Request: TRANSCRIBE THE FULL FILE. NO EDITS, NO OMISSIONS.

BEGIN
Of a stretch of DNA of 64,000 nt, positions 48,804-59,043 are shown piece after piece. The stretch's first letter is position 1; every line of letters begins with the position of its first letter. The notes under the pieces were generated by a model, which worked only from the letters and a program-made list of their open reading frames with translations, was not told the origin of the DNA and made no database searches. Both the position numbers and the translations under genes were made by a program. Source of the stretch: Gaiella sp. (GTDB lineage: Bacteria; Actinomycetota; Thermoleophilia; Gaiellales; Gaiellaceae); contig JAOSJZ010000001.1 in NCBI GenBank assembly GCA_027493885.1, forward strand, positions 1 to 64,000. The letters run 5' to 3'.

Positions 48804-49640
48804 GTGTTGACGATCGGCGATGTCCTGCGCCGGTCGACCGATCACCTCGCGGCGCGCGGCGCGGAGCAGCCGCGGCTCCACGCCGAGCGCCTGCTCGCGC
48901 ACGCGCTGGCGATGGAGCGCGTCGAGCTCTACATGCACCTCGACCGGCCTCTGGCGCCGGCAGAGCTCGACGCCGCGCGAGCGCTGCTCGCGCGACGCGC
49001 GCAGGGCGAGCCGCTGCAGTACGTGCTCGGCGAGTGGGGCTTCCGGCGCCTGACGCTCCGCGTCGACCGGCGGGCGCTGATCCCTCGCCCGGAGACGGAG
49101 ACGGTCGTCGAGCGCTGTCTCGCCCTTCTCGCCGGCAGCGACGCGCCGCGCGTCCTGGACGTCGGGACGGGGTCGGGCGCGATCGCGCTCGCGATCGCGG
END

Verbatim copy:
Of a stretch of DNA of 64,000 nt, positions 48,804-59,043 are shown piece after piece. The stretch's first letter is position 1; every line of letters begins with the position of its first letter. The notes under the pieces were generated by a model, which worked only from the letters and a program-made list of their open reading frames with translations, was not told the origin of the DNA and made no database searches. Both the position numbers and the translations under genes were made by a program. Source of the stretch: Gaiella sp. (GTDB lineage: Bacteria; Actinomycetota; Thermoleophilia; Gaiellales; Gaiellaceae); contig JAOSJZ010000001.1 in NCBI GenBank assembly GCA_027493885.1, forward strand, positions 1 to 64,000. The letters run 5' to 3'.

Positions 48804-49640
48804 GTGTTGACGATCGGCGATGTCCTGCGCCGGTCGACCGATCACCTCGCGGCGCGCGGCGCGGAGCAGCCGCGGCTCCACGCCGAGCGCCTGCTCGCGC
48901 ACGCGCTGGCGATGGAGCGCGTCGAGCTCTACATGCACCTCGACCGGCCTCTGGCGCCGGCAGAGCTCGACGCCGCGCGAGCGCTGCTCGCGCGACGCGC
49001 GCAGGGCGAGCCGCTGCAGTACGTGCTCGGCGAGTGGGGCTTCCGGCGCCTGACGCTCCGCGTCGACCGGCGGGCGCTGATCCCTCGCCCGGAGACGGAG
49101 ACGGTCGTCGAGCGCTGTCTCGCCCTTCTCGCCGGCAGCGACGCGCCGCGCGTCCTGGACGTCGGGACGGGGTCGGGCGCGATCGCGCTCGCGATCGCGG